CD Review: “Primal Future: 2019” by Toxic Holocaust

Joel Grind’s one man thrashing project Toxic Holocaust has returned to lay waste to the band with devastating d-beat and bellicose, thrashing riffs on album six, Primal Future: 2019. Album opener “Chemical Warlords” is a vicious track that is equal parts Discharge and Carnivore. Grind harshly shrieks about a ravenous horde with the simple goal of annihilating everything in their wake. “Black Out The Code” continues the assault initiated by “Warlords,” with its pummeling drums and faster tempos. The chaotic, yet bluesy guitar lead heightens the intensity of this track. “Deafened By The Roar” is the shortest track on the record, 90 seconds of head banging hardcore and nothing less. A short burst energy to that segues in to the album’s second half. “Time’s Edge” is notable for its slicing riffs and catchy chorus over relentless percussion. The title track is a galloping mid tempo beast that feels like a cyborg unleashed on humanity. There is a nice transition towards the final third of the song that things to a battered conclusion. “Controlled By Fear” has a suppressed feeling throughout the track’s duration, which compliments the song title. This submissive attitude is broken on the following track “Aftermath” which is full on thrash with lumbering riffs and Joel’s signature gruff vocals. Album closer “Cybernetic War” is somewhat primitive and slightly disjointed, accentuating the lyrics of nuclear war. There is a haze of shock and confusion on this track with wayward sounding riffs and a creepy robotic effect at the song’s end. Humanity better shape up.

Primal Future: 2019 is 39 minutes of crossover thrash played right. The resurgence of traditional metal’s popularity has unfortunately lead to a heap of mediocre albums that fail to capture the spirit of crossover and trash. Luckily Joel Grind is back to show the new generation how it is done. There are riffs a plenty and fast paced drums, however there is a depth of complexity to it all. Crossover is noted as the intersection of hardcore and thrash. The music was fast, but not overly technical, precise yet a bit sloppy. Joel captures those elusive elements on Primal with successful results.

Fans of Toxic Holocaust will enjoy Primal Future as it is certainly worth the wait. Over half the tracks on this album are great additions to the band’s set list. Fans of thrash and crossover should also check out this album for a dose of apocalyptic headbanging fun. The future may be dim, but Toxic Holocaust provides the perfect soundtrack to mankind’s demise.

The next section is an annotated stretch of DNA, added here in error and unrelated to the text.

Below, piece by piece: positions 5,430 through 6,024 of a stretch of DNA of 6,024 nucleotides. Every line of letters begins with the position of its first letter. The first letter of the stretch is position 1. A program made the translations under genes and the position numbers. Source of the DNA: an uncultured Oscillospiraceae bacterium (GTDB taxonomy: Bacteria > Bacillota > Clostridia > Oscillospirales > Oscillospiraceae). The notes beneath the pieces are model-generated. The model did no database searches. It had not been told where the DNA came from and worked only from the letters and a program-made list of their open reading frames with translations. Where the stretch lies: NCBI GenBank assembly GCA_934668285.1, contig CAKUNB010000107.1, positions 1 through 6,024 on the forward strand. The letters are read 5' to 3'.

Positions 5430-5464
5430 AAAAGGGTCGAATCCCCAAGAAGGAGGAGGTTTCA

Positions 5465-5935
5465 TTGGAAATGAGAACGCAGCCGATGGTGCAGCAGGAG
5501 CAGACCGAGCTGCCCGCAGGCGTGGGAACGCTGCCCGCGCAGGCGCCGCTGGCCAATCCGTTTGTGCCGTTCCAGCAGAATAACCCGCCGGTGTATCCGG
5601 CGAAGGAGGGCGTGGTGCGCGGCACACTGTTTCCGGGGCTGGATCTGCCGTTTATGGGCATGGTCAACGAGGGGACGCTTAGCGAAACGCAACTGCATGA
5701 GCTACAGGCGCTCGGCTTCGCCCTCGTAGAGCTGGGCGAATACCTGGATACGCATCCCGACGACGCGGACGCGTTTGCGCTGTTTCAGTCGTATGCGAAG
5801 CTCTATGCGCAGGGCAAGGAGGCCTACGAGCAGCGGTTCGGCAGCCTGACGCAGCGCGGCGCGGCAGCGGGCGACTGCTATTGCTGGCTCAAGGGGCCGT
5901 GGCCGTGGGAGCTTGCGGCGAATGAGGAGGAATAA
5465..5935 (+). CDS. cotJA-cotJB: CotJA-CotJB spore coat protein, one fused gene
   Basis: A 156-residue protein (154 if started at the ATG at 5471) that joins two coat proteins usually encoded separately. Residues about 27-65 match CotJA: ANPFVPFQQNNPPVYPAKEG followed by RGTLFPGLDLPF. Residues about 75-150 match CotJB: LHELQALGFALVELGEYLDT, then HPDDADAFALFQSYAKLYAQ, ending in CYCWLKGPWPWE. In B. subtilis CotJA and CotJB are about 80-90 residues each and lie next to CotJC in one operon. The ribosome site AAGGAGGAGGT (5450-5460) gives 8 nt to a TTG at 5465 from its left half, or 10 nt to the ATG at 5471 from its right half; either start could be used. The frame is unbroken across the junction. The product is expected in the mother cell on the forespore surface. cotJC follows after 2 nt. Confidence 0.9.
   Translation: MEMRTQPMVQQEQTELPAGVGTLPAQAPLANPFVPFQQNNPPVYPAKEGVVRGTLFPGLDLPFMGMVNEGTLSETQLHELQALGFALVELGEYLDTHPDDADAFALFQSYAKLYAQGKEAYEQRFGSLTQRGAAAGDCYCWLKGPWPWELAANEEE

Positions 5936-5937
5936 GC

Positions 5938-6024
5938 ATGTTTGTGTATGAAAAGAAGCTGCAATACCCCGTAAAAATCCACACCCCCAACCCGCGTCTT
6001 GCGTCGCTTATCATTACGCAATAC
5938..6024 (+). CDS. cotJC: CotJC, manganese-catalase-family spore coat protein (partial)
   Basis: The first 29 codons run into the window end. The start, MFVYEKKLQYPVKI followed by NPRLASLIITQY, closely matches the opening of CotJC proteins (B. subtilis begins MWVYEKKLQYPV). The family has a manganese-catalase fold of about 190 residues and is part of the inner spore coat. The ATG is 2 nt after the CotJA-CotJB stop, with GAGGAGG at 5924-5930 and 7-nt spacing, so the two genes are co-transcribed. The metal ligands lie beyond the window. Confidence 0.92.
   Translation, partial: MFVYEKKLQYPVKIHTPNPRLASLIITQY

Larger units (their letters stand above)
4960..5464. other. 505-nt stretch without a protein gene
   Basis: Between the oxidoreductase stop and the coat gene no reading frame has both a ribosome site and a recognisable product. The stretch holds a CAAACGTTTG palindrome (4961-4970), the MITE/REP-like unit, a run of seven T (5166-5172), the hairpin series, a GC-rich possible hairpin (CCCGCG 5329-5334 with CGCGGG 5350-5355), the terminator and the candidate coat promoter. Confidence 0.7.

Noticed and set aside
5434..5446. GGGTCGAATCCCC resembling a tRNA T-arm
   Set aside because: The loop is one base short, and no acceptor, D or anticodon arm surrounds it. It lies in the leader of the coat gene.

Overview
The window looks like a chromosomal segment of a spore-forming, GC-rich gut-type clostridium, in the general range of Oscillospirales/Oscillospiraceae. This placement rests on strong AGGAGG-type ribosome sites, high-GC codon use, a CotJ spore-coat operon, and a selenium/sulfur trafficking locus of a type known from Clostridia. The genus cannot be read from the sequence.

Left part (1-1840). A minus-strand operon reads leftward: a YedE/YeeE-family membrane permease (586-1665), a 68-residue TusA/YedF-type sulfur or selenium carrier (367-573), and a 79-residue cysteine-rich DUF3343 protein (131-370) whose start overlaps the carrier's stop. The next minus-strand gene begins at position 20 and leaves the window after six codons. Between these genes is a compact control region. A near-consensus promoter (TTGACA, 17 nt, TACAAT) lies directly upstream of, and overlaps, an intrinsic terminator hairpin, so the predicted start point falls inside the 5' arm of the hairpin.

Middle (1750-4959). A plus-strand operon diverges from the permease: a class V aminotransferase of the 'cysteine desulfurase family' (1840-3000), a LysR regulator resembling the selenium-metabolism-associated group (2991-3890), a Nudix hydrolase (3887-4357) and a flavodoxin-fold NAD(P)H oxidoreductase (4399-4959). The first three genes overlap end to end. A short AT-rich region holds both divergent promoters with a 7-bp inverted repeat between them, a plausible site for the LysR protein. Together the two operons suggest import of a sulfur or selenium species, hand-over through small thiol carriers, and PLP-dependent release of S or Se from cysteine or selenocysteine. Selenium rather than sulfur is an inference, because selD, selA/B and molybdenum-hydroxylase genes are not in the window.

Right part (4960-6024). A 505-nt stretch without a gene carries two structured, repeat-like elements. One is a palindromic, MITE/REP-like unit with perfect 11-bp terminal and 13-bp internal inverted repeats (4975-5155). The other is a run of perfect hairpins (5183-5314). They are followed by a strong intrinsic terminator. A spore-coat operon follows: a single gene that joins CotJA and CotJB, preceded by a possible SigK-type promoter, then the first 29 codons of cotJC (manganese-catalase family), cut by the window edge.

Check out Joel Grind’s official website:

http://joelgrind.com/

CD Review: “Howling, For The Nightmare Shall Consume” by Integrity

Darkness abounds on Integrity’s ninth release, Howling, For The Nightmare Shall Consume. The trio conjures imagery of black magic and devilry over a serrated blend of hardcore and metal. “Blood Sermon” morphs from black metal to d-beat throughout the song’s three minute duration. Equal parts Darkthrone and Discharge, the track provides a glimpse of the album’s sound. The Slayer-esque “Hymn For The Children Of The Black Flame” is speedfest with hacksaw guitars and dissonant guitar leads. It is a short, but relentless track that packs a punch. Things come to a gloomy halt towards the middle of the record. “Serpent At The Crossroads” and “Unholy Salvation Of The Sabbatai Zevi” are slow, crunching dirges with melancholy, sinuous riffs. The classical guitar leads provide the perfect contrast to the downbeat mood on these tracks. There is a gothic beauty here, especially on “Unholy Salvation.” The band takes the swampy riffs of Autopsy and combines it with Gothenburg inspired leads. “String Up My Teeth” is a mid-tempo rocker more in tune with Motorhead or 80s rock. However, it fits on the album and has a nice bluesy solo.

Integrity take risks on Howling, which makes it a good record. Bands have mixed hardcore and metal for over 30 years now. However, Integrity take things further by blending thrash, doom, hardcore and black metal on 11 tracks. It manages to not sound disjointed and still retains a degree of complexity to it. The crunchy production is a highlight as it encapsulates the dark and menacing tone of the music. It is not muffled or tinny as the instruments blare from the stereo.

Howling, For The Nightmare Shall Consume, is a dark but fun record that show Integrity can hang with the young guns. Last year, Integrity’s label mates Ringworm released Snake Church, which has a sound similar to Howling. It makes one wonder if Integrity heard that record and had a creative spark, or wanted to fire back. Regardless, the band sounds great on here and has not lost its edge in its 29 year career. The music on this record is the stuff nightmares are made of.

Check out the band’s Facebook page for news and tour dates:

https://www.facebook.com/INTEGRITY.HT/